Iran has been gradually returning to the international mainstream since January, when the nuclear deal went ahead. It offers Western businesses an enticing new market to expand into, but there are still plenty of hurdles to overcome
Since most international sanctions on Iran were lifted in January, there has been an endless stream of company executives flying into Tehran’s Imam Khomeini International Airport in search of deals. It’s not hard to see why. With the 28th largest economy in the world and a population of 79 million people, Iran offers a rare opportunity for businesses to expand into a huge and virtually untapped market. The population is also young (a quarter of Iranians are under 15 years old), well-educated and heavily urbanised.
But all that potential is matched by a lot of difficulty. To put it simply, doing business in Iran is not a straightforward exercise because of both domestic and international issues.
The first challenge for most companies is getting past the international barriers to trade. Although the majority of trade embargos were lifted at the start of the year, a few important ones remain. Until October, the most significant were the US measures preventing American companies or individuals from doing business with Iran in most circumstances, and its ban on banks clearing US dollar transactions involving Iran through the US financial system. All this made most banks in Europe and elsewhere wary of doing any business with Iran, for fear of incurring huge fines from the US authorities. And without decent banking links, it is hard for any company to engage.
The uncertainty around banking ties “is a terrible disincentive for Western companies”, says Roberto Toscano, a former Italian ambassador to Iran. “The Americans have not clarified what is allowed and what is not allowed.”
However, in October the US Treasury published new guidance for businesses that said some previously prohibited dollar transactions with Iran by offshore banking institutions will be allowed as long as they do not enter the US financial system. According to The Wall Street Journal, the Treasury also widened the potential business partners for non-American investors in Iran by announcing that US-sanctioned Iranian entities can partake in projects if they aren’t the controlling shareholder.
While the previous US position stifled the re-entry of Iran into the world economy, it has not entirely stopped it. Some small and mid-sized international banks have been willing to do business with Iran and their number is increasing. Where banking links have been unreliable, investors have sometimes been able to turn to other routes for sending money, such as local credit institutions known as exchange houses, which offer cross-border money transfers to and from Iran. As a result, investments are being made, joint ventures are being formed, and goods and services are being traded.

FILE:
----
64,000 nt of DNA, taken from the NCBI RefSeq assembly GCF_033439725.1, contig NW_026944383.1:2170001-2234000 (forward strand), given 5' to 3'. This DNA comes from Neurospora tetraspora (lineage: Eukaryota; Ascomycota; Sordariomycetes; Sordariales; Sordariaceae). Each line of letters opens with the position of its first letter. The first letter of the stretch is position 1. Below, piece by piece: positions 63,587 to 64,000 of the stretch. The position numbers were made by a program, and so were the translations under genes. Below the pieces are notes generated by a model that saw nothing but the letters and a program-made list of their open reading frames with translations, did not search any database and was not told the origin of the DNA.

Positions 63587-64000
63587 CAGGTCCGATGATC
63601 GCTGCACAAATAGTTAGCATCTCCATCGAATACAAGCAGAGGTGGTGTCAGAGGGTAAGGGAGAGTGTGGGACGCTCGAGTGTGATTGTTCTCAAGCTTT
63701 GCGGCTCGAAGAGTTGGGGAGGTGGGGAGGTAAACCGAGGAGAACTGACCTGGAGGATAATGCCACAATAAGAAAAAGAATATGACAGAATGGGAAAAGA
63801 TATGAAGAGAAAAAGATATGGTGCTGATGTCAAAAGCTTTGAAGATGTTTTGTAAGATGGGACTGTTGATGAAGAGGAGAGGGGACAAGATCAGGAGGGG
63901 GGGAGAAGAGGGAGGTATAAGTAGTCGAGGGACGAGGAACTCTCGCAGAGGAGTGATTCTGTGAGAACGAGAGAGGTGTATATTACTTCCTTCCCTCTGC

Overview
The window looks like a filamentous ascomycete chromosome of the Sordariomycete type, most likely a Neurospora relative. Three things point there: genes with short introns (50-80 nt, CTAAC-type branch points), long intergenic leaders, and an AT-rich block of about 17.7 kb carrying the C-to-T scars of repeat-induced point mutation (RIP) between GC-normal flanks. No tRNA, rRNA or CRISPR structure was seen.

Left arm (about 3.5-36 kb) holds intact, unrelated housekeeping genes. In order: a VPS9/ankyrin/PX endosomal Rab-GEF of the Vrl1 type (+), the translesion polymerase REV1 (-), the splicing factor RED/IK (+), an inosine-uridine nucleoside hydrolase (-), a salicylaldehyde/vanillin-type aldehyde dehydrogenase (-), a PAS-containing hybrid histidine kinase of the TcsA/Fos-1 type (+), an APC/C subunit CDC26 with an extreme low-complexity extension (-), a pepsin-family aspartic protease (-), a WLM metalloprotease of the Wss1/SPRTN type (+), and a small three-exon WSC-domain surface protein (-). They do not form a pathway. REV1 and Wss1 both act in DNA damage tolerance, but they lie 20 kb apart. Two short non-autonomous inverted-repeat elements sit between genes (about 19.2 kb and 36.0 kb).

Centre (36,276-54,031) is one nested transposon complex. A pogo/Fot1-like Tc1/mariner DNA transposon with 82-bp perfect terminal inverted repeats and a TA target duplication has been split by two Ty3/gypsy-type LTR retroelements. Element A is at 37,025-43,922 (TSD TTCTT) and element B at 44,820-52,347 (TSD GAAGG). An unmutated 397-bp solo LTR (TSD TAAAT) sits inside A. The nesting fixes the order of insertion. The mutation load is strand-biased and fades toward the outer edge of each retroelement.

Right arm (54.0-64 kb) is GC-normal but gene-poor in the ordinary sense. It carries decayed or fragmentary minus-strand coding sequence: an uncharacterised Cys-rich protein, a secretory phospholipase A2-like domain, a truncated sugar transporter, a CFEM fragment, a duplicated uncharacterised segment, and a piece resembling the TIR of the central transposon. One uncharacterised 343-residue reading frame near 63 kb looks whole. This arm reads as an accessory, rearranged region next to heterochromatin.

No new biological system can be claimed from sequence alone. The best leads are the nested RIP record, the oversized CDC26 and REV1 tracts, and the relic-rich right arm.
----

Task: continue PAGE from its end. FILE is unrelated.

Among the large international firms to have dipped their toes into the Iranian waters are the likes of French car giant Renault; Italian industrial group Danieli; German conglomerate Siemens; US aircraft manufacturer Boeing and its pan-European rival Airbus; as well as South Korean construction groups Samsung C&T Corp and Hyundai Engineering & Construction Company.
Smaller firms are also engaged, such as Italy’s ItalTel, which signed a memorandum of understanding (MoU) in April this year with Iran’s largest telecoms firm, Telecommunication Company of Iran (TCI), to provide modern telecoms equipment. In May, German firm Henkel increased its stake in the listed detergent manufacturer Henkel Pakvash from 60% to 90% at a cost of around €51m.
International accountancy firms have been stepping up their efforts too, in line with their clients’ needs. Having pulled out of the country at the start of the decade, many of the big international groups are now re-engaging. A spokesman for EY, for example, says it has been “working closely with clients to support their commercial interests in Iran, consistently with applicable laws and regulations”.
As with the ItalTel deal, the first step for many international companies is to sign an MoU or similar, but turning that promise into something more concrete is an often slow and difficult task. The multi-billion dollar aircraft sales from Boeing and Airbus are a good case in point. In January, Airbus agreed to sell 118 aircraft to Iran and, five months later, Boeing agreed to sell more than 100 jets. However, both of these deals have been held up by the need to secure approval from the US authorities, which has been rather slow in coming.
Gradually though, some deals are moving ahead. One large recent one was announced at the Paris Motor Show on 30 September, when Renault signed a joint venture agreement with the Industrial Development & Renovation Organisation of Iran (IDRO) to set up a production plant with capacity of 150,000 vehicles a year along with a distribution network. Renault will be the majority shareholder in the venture.
The variety of deals that are being discussed and signed is a clear indication of how wide-ranging the potential is for Iran to modernise and for international companies to profit. Iran has been starved of international investment in numerous areas during the sanctions era and the government is keen to attract investment and expertise. As well as telecoms, automotive and aviation, other key industries that hold potential include the oil and gas, petrochemicals and power sectors. In a country with a large young population, consumer goods are another area of great promise. And healthcare and education are also likely to provide opportunities. The minister of health and medical education, Dr Hassan Hashemi, told a healthcare conference in May that the country needs to invest $25bn in its healthcare system, for example.